Author(s): Oztrk H, Onen A, Otu S, Dokucu AI, Gedik S
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Abstract The aetiology of neonatal gastric perforation (NGP) remains unknown and the mortality rate is still very high. We have treated five cases of gastric perforation over the past 17 years, and analysed them retrospectively to present our experience. Clinical data included age, sex, weight, maternal complication, fetal complication, gestational age, type of delivery, admission time, associated pathologies, localization of perforation, perforation age, operative procedures and outcome. There were four boys and one girl. Three of the infants were full-term, while two were premature. All of the infants were septic prior to rupture. Two infants had acute respiratory distress syndrome (ARDS); one due to prematurity and low gestational weight, and one due to meconium aspiration. Perforation was located at major curvature and anterior wall of the stomach in four patients, while it was located in minor curvature and anterior wall in one. The rupture was closed in two layers. Histopathology revealed local chronic inflammation and ischemia. Mortality rate was 60\%. In conclusions, gastric perforation is a life-threatening complication in neonates. In our limited series, sepsis, prematurity and corticosteroid treatment were likely to be predictive for development of NGP. Early diagnosis and prompt management before clinical deterioration of the metabolic status may improve the outcome of such infants with NGP.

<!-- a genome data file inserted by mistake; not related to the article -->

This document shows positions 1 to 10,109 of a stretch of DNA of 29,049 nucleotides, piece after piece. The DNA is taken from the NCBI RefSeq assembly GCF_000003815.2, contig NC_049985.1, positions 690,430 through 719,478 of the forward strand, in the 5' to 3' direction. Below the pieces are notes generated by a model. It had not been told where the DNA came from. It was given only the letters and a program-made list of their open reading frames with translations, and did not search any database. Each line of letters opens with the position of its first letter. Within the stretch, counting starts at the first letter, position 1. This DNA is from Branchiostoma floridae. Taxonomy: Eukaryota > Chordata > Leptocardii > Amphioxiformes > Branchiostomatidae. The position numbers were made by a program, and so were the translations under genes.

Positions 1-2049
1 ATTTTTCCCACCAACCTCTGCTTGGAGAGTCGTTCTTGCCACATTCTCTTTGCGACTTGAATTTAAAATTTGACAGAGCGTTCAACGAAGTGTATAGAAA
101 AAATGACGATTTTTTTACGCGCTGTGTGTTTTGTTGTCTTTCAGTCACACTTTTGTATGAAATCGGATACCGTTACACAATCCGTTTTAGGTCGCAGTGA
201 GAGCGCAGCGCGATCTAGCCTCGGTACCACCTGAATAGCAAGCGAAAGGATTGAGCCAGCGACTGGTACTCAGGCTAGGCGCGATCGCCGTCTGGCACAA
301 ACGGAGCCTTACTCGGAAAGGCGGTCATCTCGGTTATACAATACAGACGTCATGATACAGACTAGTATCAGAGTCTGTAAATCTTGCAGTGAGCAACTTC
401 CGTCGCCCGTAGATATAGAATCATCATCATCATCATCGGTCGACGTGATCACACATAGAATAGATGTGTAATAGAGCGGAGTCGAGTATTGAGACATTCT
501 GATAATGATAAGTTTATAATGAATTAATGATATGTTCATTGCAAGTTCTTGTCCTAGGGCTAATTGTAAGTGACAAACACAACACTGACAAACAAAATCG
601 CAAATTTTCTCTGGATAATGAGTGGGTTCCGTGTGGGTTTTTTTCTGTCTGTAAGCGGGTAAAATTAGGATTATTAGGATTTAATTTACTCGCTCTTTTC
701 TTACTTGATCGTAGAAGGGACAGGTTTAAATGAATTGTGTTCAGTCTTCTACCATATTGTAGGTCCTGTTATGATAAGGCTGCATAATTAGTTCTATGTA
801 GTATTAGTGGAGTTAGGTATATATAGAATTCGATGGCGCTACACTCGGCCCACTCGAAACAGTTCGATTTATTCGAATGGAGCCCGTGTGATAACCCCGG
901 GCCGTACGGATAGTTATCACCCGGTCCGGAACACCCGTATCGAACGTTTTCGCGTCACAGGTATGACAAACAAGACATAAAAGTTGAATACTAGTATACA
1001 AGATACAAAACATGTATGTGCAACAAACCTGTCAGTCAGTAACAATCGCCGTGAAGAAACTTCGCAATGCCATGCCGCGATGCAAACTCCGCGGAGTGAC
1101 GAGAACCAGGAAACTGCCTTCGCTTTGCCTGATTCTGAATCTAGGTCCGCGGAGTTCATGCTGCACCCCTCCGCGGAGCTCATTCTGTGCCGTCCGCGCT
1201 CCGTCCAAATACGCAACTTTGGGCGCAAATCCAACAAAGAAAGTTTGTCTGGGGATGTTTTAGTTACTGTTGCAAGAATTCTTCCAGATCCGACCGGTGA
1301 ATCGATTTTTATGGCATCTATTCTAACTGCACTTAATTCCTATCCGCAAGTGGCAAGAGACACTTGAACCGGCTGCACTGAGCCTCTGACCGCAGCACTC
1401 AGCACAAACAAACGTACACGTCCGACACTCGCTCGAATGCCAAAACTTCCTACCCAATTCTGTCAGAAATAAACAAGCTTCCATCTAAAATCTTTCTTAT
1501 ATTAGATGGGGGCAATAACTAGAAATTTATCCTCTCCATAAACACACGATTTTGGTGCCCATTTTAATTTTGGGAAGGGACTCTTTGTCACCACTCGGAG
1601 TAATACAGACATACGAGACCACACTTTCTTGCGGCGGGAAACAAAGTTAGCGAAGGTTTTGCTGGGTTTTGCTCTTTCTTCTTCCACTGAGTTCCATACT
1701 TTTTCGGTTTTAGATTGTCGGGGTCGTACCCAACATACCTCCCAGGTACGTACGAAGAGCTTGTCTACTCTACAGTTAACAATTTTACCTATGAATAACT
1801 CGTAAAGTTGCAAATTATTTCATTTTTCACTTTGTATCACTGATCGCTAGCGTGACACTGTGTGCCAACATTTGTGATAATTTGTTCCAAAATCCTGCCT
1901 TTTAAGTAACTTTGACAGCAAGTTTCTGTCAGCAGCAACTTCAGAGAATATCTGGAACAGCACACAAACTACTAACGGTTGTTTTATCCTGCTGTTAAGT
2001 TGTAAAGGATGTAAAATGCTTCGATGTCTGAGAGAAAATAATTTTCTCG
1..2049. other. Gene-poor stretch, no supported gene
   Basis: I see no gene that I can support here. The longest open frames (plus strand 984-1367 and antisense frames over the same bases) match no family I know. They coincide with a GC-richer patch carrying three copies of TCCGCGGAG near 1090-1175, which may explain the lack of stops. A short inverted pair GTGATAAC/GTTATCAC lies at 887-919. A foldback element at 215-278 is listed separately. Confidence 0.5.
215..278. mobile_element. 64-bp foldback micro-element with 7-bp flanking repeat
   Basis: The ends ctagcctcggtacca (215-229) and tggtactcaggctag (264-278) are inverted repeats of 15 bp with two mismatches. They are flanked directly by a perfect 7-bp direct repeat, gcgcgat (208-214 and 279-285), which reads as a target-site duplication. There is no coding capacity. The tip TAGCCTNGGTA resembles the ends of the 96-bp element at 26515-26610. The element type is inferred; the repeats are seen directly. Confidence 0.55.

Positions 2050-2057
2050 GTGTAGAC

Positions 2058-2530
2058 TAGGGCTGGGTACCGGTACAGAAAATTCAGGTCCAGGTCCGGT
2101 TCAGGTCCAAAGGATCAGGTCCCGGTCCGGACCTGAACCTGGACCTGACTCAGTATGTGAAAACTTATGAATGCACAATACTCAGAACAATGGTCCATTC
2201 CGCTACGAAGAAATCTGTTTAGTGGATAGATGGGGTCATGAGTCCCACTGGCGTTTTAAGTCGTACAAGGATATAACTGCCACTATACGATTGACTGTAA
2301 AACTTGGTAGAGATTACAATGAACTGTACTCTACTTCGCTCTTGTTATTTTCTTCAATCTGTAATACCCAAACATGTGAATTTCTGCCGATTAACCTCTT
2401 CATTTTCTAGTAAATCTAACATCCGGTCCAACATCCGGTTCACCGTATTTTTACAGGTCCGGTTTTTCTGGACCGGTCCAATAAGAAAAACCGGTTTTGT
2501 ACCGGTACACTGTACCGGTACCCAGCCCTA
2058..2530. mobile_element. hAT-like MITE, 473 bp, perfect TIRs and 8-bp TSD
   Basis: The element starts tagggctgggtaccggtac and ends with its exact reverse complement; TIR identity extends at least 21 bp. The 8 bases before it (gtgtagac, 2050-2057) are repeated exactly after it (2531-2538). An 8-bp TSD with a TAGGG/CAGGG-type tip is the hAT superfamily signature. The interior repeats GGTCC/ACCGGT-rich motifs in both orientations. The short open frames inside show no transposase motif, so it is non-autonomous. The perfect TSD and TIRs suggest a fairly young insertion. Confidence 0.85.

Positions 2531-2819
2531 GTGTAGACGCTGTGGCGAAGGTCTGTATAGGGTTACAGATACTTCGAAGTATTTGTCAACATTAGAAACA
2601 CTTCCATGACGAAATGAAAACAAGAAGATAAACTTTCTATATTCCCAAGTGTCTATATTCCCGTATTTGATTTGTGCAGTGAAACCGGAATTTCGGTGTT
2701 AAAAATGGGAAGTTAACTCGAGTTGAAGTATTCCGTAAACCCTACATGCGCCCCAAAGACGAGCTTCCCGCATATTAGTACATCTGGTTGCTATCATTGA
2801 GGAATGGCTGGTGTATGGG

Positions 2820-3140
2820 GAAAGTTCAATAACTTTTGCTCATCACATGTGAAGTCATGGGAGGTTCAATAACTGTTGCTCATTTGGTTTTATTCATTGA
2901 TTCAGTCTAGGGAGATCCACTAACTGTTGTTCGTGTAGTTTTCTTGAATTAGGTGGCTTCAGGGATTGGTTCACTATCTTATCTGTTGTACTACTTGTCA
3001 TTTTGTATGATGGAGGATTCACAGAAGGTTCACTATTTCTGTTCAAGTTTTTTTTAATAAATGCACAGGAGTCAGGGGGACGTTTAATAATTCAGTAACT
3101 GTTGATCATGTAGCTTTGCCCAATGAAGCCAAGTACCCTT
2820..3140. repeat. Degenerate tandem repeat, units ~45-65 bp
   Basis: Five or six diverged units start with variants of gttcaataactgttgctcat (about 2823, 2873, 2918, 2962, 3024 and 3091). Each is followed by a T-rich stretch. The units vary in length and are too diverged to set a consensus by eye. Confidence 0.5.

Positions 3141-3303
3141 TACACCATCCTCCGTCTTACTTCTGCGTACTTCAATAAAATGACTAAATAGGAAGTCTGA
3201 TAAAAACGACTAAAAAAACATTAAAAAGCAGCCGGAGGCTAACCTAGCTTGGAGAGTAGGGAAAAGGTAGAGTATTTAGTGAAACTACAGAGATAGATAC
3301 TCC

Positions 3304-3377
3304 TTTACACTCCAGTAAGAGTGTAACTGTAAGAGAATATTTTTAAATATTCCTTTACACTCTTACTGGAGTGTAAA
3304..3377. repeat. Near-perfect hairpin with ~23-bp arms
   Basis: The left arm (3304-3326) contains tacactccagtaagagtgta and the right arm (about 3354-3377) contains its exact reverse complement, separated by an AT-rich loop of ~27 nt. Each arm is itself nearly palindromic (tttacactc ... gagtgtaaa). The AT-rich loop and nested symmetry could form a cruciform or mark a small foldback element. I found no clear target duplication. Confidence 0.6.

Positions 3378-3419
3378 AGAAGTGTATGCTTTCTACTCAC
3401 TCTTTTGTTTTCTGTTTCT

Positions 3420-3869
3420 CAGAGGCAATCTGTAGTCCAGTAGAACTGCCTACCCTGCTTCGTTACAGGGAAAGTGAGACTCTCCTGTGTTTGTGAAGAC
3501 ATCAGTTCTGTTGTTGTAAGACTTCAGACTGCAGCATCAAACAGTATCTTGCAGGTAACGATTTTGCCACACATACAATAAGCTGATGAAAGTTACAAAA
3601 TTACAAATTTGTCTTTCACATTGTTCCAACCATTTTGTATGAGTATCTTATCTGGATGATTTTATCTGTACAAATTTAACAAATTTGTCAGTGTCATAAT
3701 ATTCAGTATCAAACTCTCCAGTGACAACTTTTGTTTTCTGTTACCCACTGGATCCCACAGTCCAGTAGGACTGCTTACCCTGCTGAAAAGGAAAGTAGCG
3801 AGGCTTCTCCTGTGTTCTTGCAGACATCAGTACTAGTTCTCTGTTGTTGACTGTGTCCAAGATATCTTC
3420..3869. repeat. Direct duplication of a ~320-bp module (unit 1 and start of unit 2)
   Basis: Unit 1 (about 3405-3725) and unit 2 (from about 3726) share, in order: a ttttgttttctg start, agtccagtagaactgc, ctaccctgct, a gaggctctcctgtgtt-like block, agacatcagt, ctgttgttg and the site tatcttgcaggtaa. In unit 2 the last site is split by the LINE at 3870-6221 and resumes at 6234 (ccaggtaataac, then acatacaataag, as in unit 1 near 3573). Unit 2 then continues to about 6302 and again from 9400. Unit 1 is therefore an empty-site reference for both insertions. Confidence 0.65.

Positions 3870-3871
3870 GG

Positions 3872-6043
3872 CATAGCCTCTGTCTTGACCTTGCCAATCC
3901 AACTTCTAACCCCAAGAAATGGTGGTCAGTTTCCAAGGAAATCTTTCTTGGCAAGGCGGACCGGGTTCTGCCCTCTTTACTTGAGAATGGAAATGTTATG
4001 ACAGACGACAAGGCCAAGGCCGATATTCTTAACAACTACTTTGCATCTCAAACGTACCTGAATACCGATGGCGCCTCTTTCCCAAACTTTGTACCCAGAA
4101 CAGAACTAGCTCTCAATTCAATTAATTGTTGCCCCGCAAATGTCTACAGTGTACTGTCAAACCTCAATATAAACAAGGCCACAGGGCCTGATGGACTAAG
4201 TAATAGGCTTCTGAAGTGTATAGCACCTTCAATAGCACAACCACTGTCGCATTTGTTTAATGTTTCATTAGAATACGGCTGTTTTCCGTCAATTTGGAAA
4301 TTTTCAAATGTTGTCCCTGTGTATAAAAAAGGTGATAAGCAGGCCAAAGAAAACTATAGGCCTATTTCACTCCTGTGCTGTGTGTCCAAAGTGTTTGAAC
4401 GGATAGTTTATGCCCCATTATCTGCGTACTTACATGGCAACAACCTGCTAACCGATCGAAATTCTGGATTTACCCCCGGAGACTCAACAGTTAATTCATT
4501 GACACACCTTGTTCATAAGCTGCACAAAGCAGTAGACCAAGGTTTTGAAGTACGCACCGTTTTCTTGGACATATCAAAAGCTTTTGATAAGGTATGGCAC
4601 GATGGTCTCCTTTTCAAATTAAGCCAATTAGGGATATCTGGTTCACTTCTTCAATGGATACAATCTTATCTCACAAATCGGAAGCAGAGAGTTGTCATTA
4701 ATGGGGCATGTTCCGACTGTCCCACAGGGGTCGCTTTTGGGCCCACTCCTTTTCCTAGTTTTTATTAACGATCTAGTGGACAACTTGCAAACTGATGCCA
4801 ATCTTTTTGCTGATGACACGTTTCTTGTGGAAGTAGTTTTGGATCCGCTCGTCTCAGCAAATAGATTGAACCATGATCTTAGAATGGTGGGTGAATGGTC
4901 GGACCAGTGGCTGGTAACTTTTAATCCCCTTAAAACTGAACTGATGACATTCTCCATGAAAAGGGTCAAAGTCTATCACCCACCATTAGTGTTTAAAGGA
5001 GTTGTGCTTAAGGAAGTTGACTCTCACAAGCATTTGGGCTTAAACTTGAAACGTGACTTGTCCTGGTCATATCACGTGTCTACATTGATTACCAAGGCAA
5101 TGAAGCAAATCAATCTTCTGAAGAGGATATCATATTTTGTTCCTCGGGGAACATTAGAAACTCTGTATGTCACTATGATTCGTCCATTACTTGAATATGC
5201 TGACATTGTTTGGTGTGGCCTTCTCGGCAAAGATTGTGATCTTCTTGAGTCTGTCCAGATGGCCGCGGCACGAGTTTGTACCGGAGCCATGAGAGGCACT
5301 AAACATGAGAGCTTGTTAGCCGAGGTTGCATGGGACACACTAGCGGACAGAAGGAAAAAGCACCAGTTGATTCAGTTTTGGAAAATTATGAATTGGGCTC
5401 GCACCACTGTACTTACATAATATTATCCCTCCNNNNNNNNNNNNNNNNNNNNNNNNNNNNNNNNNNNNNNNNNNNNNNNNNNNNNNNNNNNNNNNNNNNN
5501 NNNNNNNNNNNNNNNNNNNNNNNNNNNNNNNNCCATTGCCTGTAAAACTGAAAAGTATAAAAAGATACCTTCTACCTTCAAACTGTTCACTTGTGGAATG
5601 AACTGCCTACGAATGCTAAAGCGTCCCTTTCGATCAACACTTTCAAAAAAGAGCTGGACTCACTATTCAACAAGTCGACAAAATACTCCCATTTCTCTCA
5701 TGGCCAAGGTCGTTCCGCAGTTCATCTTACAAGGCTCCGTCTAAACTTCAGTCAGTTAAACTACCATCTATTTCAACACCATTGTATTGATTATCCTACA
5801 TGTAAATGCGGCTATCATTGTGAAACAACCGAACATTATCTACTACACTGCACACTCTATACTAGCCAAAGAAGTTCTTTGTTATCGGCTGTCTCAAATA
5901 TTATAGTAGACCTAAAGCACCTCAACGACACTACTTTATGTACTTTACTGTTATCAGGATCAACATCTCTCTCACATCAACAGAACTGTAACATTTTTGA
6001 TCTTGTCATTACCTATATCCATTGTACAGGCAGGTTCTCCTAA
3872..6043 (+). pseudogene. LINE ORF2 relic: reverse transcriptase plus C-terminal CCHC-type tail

This article was published in Acta Gastroenterol Belg
and referenced in Pediatrics & Therapeutics